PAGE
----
Richmond For All, the main opposition group to the casino, also said the numbers were too close to call late Tuesday night but struck a triumphant tone in a statement. The group later claimed victory in a statement issued just before midnight.
“I am so proud of our organization and our city,” Political Director Quinton Robbins said in the second statement. “We proved that an organized grassroots can defeat moneyed interests. We believe in knocking on doors and talking to our neighbors. That’s what made the difference.”
Robbins said that he was “extremely proud” of the city for rejecting the referendum, noting that his organization claimed victory after seeing that there were fewer provisional votes to be counted than originally thought, leaving the casino’s promoters with basically no path to victory.
The voting breakdown was primarily “no” north of the James River — in most of Richmond’s wealthier neighborhoods — and “yes” on the city’s South Side, where the casino would have been built. “I think the signal that it sends is that the South Side needs more economic development,” Robbins said.
The casino faced some pushback from residents who said it would not lead to further promised economic development and could potentially cause traffic and crime problems. However, there was more resistance against other casino proposals — including two from Bally’s and The Cordish Cos. that neighbors picketed before a city-chosen casino panel discarded those proposals early this year.
But Urban One, which teamed with Peninsula Pacific Entertainment, which owns Colonial Downs Group and the Rosie’s Gaming Emporium franchise, planned to build the casino on 100 acres owned by Henrico County-based Altria Group Inc. off Interstate 95 in a largely industrial sector of the city. Most of the “not in my backyard” complaints were quieted by that location’s selection.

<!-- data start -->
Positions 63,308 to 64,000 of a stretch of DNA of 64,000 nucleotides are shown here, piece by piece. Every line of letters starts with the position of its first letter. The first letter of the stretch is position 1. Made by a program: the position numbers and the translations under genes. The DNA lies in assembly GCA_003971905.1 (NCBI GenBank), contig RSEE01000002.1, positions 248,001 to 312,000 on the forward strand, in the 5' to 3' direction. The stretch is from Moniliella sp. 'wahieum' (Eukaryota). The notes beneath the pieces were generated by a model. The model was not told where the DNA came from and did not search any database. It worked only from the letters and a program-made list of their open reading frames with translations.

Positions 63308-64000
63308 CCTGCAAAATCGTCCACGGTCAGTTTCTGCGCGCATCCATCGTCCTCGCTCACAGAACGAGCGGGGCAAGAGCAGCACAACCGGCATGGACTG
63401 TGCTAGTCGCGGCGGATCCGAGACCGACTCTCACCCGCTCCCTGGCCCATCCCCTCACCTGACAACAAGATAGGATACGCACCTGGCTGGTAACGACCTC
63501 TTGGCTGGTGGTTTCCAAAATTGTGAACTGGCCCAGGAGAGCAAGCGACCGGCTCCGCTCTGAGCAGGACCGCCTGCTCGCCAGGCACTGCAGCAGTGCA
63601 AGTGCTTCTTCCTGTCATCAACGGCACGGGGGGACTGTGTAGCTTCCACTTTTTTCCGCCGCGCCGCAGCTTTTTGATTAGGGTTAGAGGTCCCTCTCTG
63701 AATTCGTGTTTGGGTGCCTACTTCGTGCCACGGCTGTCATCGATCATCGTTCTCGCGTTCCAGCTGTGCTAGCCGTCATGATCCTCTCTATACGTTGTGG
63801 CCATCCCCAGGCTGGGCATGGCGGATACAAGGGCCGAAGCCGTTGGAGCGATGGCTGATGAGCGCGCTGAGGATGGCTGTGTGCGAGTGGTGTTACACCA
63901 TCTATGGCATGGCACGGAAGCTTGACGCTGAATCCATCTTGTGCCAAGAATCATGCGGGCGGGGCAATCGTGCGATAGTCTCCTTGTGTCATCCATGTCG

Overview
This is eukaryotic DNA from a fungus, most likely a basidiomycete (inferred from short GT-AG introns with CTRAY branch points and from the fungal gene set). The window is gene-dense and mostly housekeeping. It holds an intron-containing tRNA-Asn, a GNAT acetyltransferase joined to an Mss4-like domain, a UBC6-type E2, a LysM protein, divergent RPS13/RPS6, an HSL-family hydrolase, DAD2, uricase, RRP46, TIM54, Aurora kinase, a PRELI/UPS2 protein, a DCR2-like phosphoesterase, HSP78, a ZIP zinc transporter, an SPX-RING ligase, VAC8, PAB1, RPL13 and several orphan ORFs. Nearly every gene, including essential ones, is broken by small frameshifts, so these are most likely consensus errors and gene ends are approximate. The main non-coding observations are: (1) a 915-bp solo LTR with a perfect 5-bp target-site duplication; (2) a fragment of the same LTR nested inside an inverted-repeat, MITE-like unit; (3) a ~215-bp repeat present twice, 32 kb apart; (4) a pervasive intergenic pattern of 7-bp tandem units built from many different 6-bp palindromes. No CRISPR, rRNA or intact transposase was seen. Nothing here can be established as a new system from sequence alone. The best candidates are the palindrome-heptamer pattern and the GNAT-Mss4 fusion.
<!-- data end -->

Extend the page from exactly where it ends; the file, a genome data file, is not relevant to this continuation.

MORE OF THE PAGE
However, other concerns were raised, including increased crime, traffic and doubts that the project would lead to other economic development in the area, which is among Richmond’s more impoverished districts.
Urban One pulled out all the stops in campaigning for what would have been its first majority-owned casino, spending more than $2 million on mailers and advertising. Stoney publicly backed the casino, as did Democratic gubernatorial candidate Terry McAuliffe, Oscar winner Jamie Foxx and civil rights leader Rev. Al Sharpton. A former Richmond City Council candidate, Allan-Charles Chipman, was an outspoken opponent of the casino, saying it would exploit poor people in a historically disadvantaged area of the city.
Richmond was the last of five economically challenged Virginia cities to vote on a casino referendum after the Virginia General Assembly allowed Bristol, Danville, Norfolk, Portsmouth and Richmond to have one commercial casino per locality if approved by local voters. The other four cities passed referendums with large margins in 2020, and their casinos are expected to be finished in late 2022 and 2023.